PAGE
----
Ray and I have come to a few different conclusions on research.
1. Research is hard and grueling (we are both in the dissertation phase of our doctorates).
2. Research needs funding in order to be conducted (this usually comes in the form of grants or donations).
3. Research makes a difference.
Let me expound upon that third conclusion.
Although through our schooling we understand research from an educational standpoint, we have also come to reap the benefits from medical research. My sister who works for American Cancer Society was recently approached by a woman at a fundraiser event who said, “I just feel like we keep on donating and giving money towards cancer research, and yet nothing is happening.” I’m sure this is a common complaint.
To this, my sister told her the story of my husband.
Without research, doctors would have no idea what is causing his cancer or how to treat it. Research has provided the answers to these questions and has provided medicine that addresses the genetic switch in his body. If he were diagnosed with CML fifteen years ago, it would have been a death sentence–he would have been given 3-4 more years to live, and that’s it. Today, because of research, Ray is able to take medicine that allows him to live a pretty “normal” life.
Of course, the story is not over. We are still working through a few complications, and there are still some bumps in the road. More research is needed.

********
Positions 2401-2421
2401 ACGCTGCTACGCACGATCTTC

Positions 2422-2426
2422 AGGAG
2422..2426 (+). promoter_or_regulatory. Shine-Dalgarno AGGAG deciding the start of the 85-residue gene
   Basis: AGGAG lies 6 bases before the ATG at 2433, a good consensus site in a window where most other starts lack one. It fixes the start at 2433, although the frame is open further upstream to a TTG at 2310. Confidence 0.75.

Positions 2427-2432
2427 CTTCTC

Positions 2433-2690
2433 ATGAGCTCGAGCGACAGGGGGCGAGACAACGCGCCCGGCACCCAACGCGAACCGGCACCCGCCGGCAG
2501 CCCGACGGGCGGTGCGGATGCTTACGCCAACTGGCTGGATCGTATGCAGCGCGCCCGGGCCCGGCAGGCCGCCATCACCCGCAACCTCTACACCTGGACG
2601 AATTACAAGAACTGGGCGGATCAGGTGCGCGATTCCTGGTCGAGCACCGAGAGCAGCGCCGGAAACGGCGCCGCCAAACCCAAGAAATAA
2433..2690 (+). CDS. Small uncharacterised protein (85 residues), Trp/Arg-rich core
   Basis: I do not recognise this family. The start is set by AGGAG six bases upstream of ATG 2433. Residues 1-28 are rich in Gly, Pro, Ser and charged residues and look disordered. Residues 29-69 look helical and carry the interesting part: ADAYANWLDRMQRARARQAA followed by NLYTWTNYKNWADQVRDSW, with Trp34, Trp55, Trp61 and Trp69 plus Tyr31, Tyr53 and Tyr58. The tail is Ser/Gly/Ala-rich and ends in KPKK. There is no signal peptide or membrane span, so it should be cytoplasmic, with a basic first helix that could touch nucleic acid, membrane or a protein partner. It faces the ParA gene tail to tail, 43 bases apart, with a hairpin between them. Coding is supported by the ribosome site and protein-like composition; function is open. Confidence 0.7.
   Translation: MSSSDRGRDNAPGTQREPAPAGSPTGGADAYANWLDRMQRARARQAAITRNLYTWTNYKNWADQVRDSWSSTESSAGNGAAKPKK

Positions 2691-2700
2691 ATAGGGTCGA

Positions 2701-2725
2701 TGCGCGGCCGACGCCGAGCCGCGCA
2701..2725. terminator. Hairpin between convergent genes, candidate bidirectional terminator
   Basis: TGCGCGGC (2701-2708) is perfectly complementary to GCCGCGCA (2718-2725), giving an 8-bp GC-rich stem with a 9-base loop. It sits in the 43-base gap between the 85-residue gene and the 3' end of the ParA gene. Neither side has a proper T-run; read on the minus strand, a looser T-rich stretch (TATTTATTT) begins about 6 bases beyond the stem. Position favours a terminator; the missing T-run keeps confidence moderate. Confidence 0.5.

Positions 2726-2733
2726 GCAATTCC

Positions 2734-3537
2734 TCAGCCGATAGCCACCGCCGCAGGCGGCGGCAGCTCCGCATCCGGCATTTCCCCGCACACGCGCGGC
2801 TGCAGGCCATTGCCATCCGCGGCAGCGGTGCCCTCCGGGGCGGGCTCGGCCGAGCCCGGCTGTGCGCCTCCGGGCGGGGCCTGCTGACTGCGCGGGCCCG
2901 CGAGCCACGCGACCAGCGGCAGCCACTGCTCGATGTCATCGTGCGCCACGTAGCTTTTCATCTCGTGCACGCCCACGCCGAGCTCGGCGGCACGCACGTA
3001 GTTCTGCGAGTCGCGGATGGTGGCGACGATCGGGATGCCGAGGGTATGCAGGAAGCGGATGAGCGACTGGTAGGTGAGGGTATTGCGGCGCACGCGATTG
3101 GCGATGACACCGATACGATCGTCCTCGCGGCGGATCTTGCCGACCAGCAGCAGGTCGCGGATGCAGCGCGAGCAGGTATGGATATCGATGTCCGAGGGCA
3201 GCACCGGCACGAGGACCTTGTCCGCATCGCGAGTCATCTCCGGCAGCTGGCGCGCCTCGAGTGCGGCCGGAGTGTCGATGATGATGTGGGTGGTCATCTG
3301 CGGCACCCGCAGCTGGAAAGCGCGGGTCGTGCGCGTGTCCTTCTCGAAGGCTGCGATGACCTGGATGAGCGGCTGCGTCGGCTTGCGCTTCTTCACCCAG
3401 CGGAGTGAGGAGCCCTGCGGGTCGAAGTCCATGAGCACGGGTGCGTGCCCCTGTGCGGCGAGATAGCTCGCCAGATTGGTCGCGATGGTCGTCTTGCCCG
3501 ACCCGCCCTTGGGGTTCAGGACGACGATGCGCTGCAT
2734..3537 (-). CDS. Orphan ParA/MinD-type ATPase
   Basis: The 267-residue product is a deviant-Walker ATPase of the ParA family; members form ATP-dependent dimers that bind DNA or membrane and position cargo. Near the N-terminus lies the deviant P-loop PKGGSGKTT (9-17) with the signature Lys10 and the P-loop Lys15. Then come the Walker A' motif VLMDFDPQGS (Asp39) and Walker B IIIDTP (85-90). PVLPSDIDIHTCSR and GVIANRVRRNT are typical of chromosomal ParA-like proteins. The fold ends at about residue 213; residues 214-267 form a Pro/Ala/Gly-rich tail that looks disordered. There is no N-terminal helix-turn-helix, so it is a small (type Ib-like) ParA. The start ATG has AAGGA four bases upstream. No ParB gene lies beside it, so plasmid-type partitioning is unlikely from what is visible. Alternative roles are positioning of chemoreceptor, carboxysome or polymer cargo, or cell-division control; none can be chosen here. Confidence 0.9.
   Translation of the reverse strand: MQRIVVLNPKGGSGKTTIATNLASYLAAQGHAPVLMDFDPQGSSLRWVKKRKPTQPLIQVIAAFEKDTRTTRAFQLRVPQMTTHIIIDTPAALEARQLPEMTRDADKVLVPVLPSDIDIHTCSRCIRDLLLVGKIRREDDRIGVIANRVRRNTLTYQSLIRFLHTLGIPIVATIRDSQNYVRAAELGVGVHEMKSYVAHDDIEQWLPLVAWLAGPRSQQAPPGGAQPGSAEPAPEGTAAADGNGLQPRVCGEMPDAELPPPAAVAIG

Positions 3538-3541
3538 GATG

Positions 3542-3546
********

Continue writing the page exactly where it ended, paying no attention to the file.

Although Ray’s kind of cancer is one of the most well-researched forms of cancer, many other forms of cancer have a long way to go. My dad recently battled bladder cancer, but went home to be with Jesus on December 6, 2014. He battled fiercely for two years. This year, an estimated 77,000 people will be diagnosed with bladder cancer. More research is needed.
October is breast cancer awareness month. On October 4, we celebrated 22 years since my mom finished her battle with breast cancer and went home to be with Jesus. I was only a little girl but for a good portion of my childhood, I remember my mother fiercely battling her terminal disease. This year alone, nearly 250,000 women are being newly diagnosed with breast cancer. More research is needed.
Like many of you, I currently have very close relatives who are battling various forms of cancer today. More research is needed.
So, what is the purpose of this post?
Thank you, to all those of you who attend fundraisers, make donations, or make purchases that fund organizations like American Cancer Society. Thank you, organizations like Chevy who this month is donating $5 to ACS for breast cancer research every time #idrivefor hashtag is used on social media.
Thank you, researchers, who engage in the challenging and grueling task of conducting research. You are making a difference.
Today, #idrive for my mom, and the thousands of other women who are affected by breast cancer. Who do you drive for?
You may not be in a place financially where you are able to donate to research, but if you can share this post or use #idrivefor on your own social media platforms, money is donated, and research continues.
Do not grow weary. Research makes a difference.